Where We Come From

In 1953, two families from Texas and one family from New Mexico moved to Carson City. The families were James Taylor Patterson, his wife Lois, and their two sons, Lester and Harlin; Virgil Burnett, his wife Gertrude (who was a sister to JT Patterson) and their five children, John Robert, Nancy, Sue, Butch, and Lynda (Kunter); and Jack and Johnnie Lindsay. The families were members of Southern Baptist churches but found that there was no Southern Baptist church in Carson City.

Eventually, Larry Fisher was sent to Carson City from Ross Avenue Baptist Church in Dallas, Texas, to begin a Southern Baptist mission. He met with these three families as they continued to pray and plan for a Southern Baptist church in Carson City. With Larry Fisher as the pastor, they began meeting together, canvassing neighborhoods, and inviting others to meet with them. For the first few services, there were approximately seventeen in attendance. Some college students from Texas came for the summer and helped go throughout neighborhoods to tell people about the new church. The first meeting of the First Baptist Mission was on July 26, 1953, with five people in attendance. On March 26, 1954, the First Baptist Church of Carson City was officially organized with 30 members. The church was organized as a local autonomous body and a cooperating member of the Feather River Baptist Association, the California-Nevada Baptist Convention, and the Southern Baptist Convention. In 1956, it became a part of the newly formed Nevada Baptist Convention.

They met in a building in the 400 block of West Telegraph Street, between Division and Minnesota. The building belonged to the Christian Church, and in June of 1954, First Baptist Church purchased the building, as well as a house across the street at 412 N. Minnesota Street to use as the parsonage. On November 3, 1965, the building was destroyed by a gas explosion. The explosion occurred when a leaky gas valve in the alley allowed gas to seep into the church basement.   Once a settlement was reached, the money was used to purchase the present property located at 1750 N. Mountain Street.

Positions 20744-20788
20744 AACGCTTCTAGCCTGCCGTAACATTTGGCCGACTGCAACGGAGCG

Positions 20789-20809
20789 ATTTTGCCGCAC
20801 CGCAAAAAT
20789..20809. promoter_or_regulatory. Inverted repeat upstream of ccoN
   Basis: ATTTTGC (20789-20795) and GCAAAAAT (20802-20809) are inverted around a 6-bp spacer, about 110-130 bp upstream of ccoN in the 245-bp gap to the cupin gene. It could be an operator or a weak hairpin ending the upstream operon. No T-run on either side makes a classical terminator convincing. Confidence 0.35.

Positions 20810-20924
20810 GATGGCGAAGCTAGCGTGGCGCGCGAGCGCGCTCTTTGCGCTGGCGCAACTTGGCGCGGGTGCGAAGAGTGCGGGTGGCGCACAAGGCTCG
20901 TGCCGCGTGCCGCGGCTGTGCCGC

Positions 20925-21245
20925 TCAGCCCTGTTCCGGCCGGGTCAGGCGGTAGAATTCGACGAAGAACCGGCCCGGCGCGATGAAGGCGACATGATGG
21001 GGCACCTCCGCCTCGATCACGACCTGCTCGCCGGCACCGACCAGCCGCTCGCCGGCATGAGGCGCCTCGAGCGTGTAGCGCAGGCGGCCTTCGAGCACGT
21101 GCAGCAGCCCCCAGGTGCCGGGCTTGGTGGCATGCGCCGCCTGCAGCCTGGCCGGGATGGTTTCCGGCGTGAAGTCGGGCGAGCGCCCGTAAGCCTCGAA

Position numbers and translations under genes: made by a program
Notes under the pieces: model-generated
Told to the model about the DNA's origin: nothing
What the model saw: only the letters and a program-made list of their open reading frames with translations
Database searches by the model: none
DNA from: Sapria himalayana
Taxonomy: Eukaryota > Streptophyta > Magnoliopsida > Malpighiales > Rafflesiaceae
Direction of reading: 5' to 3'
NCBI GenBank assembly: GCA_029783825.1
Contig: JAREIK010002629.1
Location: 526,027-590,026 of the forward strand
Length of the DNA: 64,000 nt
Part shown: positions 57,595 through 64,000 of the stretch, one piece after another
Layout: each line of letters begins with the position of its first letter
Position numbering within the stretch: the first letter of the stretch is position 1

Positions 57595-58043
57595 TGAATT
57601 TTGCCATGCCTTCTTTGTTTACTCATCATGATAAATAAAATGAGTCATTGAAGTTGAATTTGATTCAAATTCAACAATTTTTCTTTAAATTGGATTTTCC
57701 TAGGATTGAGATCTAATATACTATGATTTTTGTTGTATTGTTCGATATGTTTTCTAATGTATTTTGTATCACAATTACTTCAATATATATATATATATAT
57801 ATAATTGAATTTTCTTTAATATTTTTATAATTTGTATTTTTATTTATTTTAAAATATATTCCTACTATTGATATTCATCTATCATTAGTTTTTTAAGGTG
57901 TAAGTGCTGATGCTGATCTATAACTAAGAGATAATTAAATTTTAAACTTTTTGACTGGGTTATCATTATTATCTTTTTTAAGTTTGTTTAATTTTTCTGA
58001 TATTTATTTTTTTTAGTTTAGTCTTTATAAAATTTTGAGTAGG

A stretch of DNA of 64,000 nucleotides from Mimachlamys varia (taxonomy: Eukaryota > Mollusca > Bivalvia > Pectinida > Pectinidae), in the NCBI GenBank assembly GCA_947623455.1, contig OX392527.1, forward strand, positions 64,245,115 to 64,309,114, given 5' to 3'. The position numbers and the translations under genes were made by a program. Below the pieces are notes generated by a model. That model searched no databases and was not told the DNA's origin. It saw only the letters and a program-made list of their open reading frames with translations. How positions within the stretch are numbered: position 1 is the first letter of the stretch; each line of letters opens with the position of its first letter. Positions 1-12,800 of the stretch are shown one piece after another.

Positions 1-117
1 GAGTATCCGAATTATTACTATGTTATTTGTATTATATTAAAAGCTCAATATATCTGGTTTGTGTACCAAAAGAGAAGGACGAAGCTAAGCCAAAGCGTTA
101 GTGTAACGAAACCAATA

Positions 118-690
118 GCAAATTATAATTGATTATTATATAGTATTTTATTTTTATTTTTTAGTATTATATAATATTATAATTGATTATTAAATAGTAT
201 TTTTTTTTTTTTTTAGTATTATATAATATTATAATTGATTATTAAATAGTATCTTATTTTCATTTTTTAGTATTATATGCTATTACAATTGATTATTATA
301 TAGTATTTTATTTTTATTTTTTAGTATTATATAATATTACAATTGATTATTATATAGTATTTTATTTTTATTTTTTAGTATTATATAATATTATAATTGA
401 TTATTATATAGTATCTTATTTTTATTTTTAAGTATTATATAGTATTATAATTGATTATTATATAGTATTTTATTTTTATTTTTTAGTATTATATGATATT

The church body met at the Seventh Day Adventist Church for a brief time and then leased two buildings on Fairview Drive, between California and Roop. One building was used as the sanctuary and the other was used for offices and Sunday school space.

The groundbreaking for the new building on the corner of Mountain and Bath was conducted on September 8, 1968. Plans were made, financing was obtained, and members committed to financial support of the new church building. The new building was occupied for the first time on April 20, 1969, on a Sunday morning, with a record attendance of 150 people in Sunday school. The outside of the building was complete, but the inside was far from completion. The sanctuary and the north wing were finished inside with the manpower of the congregation. The sinks and cabinets in the little kitchen, as well as some of the light fixtures, were purchased at “fire sale” prices after the old Carson Tahoe Hospital burned down. The south wing was just a shell until the congregation was financially able to complete it. The two-story building, which is connected by a breezeway, was begun in 1979, and was ready for occupancy and dedicated in 1981. It houses classrooms upstairs, and a fellowship hall and large commercial kitchen downstairs.

The parsonage was sold in November of 1970 to help with the expenses of the construction and the loan. The strip of the property along the south side, on Long Street, was sold in 1994, and the proceeds were used to pay off the loan on the church.